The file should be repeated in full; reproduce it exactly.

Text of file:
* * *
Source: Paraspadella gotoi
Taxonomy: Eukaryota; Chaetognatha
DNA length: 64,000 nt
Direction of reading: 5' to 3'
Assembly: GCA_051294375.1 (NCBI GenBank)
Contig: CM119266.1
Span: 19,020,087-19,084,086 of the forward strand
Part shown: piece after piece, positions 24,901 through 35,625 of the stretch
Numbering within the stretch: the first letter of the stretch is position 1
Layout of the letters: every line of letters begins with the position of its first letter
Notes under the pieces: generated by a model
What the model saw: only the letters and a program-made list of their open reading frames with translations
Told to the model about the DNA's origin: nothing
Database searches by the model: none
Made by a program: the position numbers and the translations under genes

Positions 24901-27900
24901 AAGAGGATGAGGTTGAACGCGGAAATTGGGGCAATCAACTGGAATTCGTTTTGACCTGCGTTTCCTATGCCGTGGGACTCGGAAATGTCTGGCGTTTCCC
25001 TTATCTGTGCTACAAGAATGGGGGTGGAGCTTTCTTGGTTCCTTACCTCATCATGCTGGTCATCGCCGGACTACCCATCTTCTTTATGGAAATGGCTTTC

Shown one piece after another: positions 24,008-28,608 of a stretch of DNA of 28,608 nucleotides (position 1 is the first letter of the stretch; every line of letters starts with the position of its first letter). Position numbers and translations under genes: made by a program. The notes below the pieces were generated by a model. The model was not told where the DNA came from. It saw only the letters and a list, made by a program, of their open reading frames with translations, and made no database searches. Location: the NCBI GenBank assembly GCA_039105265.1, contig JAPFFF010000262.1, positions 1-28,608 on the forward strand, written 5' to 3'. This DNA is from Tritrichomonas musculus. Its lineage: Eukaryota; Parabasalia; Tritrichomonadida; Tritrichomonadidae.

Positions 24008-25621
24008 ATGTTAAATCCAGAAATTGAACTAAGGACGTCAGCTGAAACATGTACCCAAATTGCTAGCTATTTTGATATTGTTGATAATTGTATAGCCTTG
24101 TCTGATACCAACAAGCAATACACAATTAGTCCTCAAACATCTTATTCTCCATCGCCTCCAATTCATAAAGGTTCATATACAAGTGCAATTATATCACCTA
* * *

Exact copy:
Source: Paraspadella gotoi
Taxonomy: Eukaryota; Chaetognatha
DNA length: 64,000 nt
Direction of reading: 5' to 3'
Assembly: GCA_051294375.1 (NCBI GenBank)
Contig: CM119266.1
Span: 19,020,087-19,084,086 of the forward strand
Part shown: piece after piece, positions 24,901 through 35,625 of the stretch
Numbering within the stretch: the first letter of the stretch is position 1
Layout of the letters: every line of letters begins with the position of its first letter
Notes under the pieces: generated by a model
What the model saw: only the letters and a program-made list of their open reading frames with translations
Told to the model about the DNA's origin: nothing
Database searches by the model: none
Made by a program: the position numbers and the translations under genes

Positions 24901-27900
24901 AAGAGGATGAGGTTGAACGCGGAAATTGGGGCAATCAACTGGAATTCGTTTTGACCTGCGTTTCCTATGCCGTGGGACTCGGAAATGTCTGGCGTTTCCC
25001 TTATCTGTGCTACAAGAATGGGGGTGGAGCTTTCTTGGTTCCTTACCTCATCATGCTGGTCATCGCCGGACTACCCATCTTCTTTATGGAAATGGCTTTC

Shown one piece after another: positions 24,008-28,608 of a stretch of DNA of 28,608 nucleotides (position 1 is the first letter of the stretch; every line of letters starts with the position of its first letter). Position numbers and translations under genes: made by a program. The notes below the pieces were generated by a model. The model was not told where the DNA came from. It saw only the letters and a list, made by a program, of their open reading frames with translations, and made no database searches. Location: the NCBI GenBank assembly GCA_039105265.1, contig JAPFFF010000262.1, positions 1-28,608 on the forward strand, written 5' to 3'. This DNA is from Tritrichomonas musculus. Its lineage: Eukaryota; Parabasalia; Tritrichomonadida; Tritrichomonadidae.

Positions 24008-25621
24008 ATGTTAAATCCAGAAATTGAACTAAGGACGTCAGCTGAAACATGTACCCAAATTGCTAGCTATTTTGATATTGTTGATAATTGTATAGCCTTG
24101 TCTGATACCAACAAGCAATACACAATTAGTCCTCAAACATCTTATTCTCCATCGCCTCCAATTCATAAAGGTTCATATACAAGTGCAATTATATCACCTA